Today’s Opinion: The world upside down

POSTED: 05/4/11 1:54 PM

We now learn that, while Internet terrorist Judith Roumou uses the worldwide web to insult anybody and everybody, the penal code does not offer options to put a stop to this kind of behavior. That knowledge will probably give Roumou the idea that she is doing nothing wrong by calling all kinds of people all kinds of names. If we printed only one percent of her slanderous rants in this newspaper we would be slaughtered in court – and rightly so.

But Roumou has found,  most likely without knowing it, a legal loophole. The current penal code of St. Maarten does not regulate hacking, stealing of information, impersonating someone on the internet, or invading someone’s privacy.

The new penal code however closes that loophole, and the ones who have to spring into action to make this happen are the members of our parliament.

One may well wonder why the new penal code has not been passed yet. The whole package is there, and all the parliament has to do is put it on the agenda, debate it (or not) and give it its nod of approval.

Julian Rollocks makes a justified plea to the parliament to take action. He is one of Roumou’s victims and he feels shortchanged by the law: the prosecutor’s office could not even prosecute Roumou if it wanted to, because the penal code does not contain the tools it needs for this.

This does obviously not mean that victims of the local Internet terrorist are completely powerless. They could file a complaint to Facebook, or to any provider that gives Roumou the platform for her slanderous activities.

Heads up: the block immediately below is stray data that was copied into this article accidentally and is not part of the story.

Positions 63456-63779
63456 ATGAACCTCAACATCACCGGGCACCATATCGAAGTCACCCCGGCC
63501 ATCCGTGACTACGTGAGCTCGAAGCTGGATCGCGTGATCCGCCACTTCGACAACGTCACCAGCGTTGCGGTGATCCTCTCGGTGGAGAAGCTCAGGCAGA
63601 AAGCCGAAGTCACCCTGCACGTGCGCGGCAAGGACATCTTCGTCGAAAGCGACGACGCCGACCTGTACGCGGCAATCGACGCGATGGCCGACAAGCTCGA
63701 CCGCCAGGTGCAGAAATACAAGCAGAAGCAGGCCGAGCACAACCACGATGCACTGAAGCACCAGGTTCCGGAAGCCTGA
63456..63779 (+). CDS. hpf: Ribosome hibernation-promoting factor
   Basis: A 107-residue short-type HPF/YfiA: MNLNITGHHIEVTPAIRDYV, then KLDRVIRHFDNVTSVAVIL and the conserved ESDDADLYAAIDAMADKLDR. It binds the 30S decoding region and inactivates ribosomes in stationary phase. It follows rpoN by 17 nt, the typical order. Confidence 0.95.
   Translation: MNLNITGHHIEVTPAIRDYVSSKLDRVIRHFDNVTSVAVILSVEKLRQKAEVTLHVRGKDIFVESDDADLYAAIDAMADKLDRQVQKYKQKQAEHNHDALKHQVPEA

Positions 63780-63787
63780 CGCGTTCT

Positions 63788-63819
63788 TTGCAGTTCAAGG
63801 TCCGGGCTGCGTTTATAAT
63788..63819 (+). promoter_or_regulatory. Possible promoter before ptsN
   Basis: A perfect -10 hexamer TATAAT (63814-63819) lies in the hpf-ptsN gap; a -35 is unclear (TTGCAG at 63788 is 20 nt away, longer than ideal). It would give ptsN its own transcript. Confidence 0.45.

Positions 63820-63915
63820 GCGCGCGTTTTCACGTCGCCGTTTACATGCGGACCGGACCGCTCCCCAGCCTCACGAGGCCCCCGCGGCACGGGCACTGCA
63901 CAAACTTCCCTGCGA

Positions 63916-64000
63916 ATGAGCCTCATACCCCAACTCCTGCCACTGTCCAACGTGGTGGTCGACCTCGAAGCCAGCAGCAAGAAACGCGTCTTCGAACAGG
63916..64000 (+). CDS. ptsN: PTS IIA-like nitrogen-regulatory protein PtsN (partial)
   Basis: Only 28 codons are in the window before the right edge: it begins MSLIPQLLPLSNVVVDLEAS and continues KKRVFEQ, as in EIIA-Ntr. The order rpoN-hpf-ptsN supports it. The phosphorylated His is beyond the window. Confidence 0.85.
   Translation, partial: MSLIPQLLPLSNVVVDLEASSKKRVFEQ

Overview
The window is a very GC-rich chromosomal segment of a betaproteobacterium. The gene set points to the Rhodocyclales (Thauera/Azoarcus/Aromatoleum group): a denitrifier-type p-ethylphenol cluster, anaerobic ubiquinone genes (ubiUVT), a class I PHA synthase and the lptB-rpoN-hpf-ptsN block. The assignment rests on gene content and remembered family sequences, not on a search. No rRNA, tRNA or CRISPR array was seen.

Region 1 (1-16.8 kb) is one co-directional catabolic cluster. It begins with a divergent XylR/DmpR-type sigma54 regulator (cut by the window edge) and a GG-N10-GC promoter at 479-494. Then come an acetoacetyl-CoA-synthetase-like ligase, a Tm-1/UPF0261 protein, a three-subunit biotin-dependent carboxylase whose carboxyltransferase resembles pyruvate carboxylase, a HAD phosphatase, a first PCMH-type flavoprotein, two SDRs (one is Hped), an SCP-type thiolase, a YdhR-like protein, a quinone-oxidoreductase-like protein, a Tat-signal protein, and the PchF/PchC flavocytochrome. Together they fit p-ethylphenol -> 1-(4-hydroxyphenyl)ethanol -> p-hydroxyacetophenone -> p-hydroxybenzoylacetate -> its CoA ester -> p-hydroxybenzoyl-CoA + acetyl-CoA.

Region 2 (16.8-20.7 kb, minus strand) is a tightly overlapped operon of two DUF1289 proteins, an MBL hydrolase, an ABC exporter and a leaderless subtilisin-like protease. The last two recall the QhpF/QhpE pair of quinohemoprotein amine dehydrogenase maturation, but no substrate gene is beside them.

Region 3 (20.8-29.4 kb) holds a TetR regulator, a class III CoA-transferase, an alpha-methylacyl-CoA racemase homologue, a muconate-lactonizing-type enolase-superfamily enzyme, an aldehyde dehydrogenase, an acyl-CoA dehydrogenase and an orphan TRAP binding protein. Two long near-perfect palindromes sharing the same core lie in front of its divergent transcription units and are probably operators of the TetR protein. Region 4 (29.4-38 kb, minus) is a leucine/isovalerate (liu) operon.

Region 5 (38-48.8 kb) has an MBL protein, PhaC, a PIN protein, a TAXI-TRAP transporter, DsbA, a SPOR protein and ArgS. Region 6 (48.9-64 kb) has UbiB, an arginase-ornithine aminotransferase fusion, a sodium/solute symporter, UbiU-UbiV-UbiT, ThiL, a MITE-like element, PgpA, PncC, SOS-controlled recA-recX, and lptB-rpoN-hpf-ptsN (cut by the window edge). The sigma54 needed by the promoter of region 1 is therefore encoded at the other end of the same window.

And they could drag the lady into court in summary proceedings demanding that she stops immediately with her activities. Such a  procedure could be linked to a penalty for not complying with a court verdict.

But Rollocks is currently hesitant to follow that route. If criminal prosecution for stealing his information, for invading his privacy, for defaming his character and for impersonating him on the internet is not covered by the penal code, what is a judge in summary proceedings going to say about this? A defeat in court would only embolden Roumou, and that is the last thing Rollocks – or anybody else for that matter – needs at this moment.

The key is clearly in the hands of the parliament. Once it approves the new penal code, Rollocks and others who have a beef with Internet terrorist Roumou, are standing on much firmer ground.

Sooner or later, a court will define the limits to Roumou’s freedom of speech. And for her many victims, that moment will not arrive soon enough. Until that time, we’ll have to experience the world upside down, whereby citizens from all walks of life run the risk to become the target of a slanderous Internet-attack.

 

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